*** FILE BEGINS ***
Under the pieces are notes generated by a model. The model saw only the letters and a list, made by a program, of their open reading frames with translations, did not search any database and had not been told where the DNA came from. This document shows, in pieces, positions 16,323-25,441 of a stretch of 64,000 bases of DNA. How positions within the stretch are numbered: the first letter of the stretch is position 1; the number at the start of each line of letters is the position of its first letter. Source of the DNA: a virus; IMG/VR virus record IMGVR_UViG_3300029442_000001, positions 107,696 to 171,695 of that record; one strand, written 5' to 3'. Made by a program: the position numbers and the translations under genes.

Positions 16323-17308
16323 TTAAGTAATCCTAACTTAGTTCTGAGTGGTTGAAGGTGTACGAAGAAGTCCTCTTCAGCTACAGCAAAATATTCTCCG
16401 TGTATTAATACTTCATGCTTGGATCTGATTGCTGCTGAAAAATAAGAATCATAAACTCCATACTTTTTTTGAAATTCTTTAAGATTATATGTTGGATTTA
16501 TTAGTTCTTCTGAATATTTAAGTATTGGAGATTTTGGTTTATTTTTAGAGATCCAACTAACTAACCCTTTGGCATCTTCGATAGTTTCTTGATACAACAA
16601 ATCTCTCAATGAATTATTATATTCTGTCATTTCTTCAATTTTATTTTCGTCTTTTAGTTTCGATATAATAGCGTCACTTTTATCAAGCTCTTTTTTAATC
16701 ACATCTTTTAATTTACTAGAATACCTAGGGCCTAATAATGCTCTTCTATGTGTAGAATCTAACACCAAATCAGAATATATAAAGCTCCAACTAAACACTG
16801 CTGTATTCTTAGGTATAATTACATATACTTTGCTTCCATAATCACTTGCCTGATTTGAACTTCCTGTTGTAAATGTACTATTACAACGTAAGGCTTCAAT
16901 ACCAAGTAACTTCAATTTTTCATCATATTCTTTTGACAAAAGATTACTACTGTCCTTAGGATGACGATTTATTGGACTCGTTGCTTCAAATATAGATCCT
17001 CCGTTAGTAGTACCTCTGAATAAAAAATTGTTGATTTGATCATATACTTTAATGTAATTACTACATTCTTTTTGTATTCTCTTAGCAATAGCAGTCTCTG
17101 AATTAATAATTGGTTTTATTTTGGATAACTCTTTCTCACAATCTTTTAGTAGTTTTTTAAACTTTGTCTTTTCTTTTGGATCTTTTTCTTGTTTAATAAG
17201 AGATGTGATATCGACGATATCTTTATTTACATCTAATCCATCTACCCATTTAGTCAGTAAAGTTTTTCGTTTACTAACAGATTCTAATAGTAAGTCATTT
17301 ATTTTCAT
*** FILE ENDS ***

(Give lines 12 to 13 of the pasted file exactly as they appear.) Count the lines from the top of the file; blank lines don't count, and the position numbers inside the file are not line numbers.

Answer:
17201 AGATGTGATATCGACGATATCTTTATTTACATCTAATCCATCTACCCATTTAGTCAGTAAAGTTTTTCGTTTACTAACAGATTCTAATAGTAAGTCATTT
17301 ATTTTCAT